Long after a conflict has ended, the presence of landmines can continue to undermine food security; agricultural land is unsafe to farm and grazing livestock is fraught with danger. In the rough and hilly terrain of Zimbabwe’s far north, earning a living from cattle farming is hard. Add to this the existence of some of the densest barrier minefields in the world and the challenge is overwhelming. This is the story of Chivere village – cattle farming in the danger zone.
Chivere village is located on the border with Mozambique. Here cattle farming is an important form of livelihood for the community but until recently landmine contamination—a legacy of Zimbabwe’s Liberation War—has posed a major threat to local farmers. Accessing the cattle dipping tank meant a hazardous journey through a minefield for both farmer and animals. To stray could mean catastrophe, as Chivere Headman, George Chivere explains:
“In the past almost all my friends and neighbours lost animals to mines. We had over 20 accidents in the last five years.”
The impact on local herders was vast. The carcass of a cow killed by a mine loses about 250USD of its value — a massive financial loss in a community where average annual incomes are less than 900USD. Unsurprisingly, many farmers feared bringing their cattle to be dipped and avoided it entirely or used less effective methods, making them vulnerable to disease.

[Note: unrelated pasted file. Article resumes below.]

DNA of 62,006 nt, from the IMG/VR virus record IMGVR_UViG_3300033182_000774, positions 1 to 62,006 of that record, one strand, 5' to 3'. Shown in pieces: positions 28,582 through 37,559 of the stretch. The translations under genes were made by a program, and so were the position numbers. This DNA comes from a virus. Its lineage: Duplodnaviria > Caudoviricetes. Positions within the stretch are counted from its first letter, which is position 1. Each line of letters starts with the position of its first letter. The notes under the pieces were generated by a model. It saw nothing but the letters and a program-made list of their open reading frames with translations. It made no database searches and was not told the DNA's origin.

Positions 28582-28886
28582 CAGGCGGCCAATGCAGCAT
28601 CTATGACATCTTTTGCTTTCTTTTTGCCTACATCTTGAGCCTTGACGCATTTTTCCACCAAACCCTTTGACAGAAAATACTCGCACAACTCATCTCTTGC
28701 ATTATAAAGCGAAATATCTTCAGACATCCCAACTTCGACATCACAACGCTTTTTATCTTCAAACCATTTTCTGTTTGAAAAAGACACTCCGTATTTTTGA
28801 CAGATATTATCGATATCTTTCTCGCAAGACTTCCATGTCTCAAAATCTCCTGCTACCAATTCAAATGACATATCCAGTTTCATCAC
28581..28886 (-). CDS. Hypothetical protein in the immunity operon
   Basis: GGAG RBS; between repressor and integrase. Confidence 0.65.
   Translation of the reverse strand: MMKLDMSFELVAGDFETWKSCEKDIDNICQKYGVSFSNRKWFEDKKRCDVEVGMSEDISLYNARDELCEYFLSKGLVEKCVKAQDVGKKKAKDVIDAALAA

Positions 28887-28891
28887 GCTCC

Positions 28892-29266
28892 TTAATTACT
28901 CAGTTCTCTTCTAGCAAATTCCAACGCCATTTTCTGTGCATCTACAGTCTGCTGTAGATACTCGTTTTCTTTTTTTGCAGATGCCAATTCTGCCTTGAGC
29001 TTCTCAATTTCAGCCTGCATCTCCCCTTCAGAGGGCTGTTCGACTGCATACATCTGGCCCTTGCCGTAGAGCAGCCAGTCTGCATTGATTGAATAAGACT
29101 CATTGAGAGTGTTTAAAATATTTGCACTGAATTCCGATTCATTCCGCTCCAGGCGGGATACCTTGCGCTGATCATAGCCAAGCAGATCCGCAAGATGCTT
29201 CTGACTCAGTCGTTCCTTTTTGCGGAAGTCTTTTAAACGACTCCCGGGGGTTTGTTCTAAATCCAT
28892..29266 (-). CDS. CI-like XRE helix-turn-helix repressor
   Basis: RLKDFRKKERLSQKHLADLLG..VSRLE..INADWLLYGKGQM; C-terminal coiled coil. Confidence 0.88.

Fortunately, HALO has recently completed clearance of the minefields around the dipping tank and over 8km of minefield frontage along the main road into the village. The effects have been immediate, as Frederick the dip tank administrator describes:
“Since demining started, attendance at the dip tank has increased by around a third...Now everyone should be able to keep their animals free of diseases such as tick -fever, which will benefit us all.”
Chivere is just one community where mine clearance has removed the lethal barrier they pose to economic and food security but the impact can be felt on a wider scale. The minefields along the Zimbabwe-Mozambican border have long been seen as hampering effective disease monitoring and control among herds, contributing to the deterioration of the cattle industry. Clearance can change this: Farmer Chimanda Kapandaza now brings his cattle the 11km journey from his village across the border in Mozambique to be dipped.
“Before we were unable to come because of the mines along the border. Now the mines are gone we have nothing to be afraid of. There are many more of my neighbours who are also going to start bring their cattle here.”
Change is on the way but Zimbabwe continues to need support to overcome these deadly barriers to development.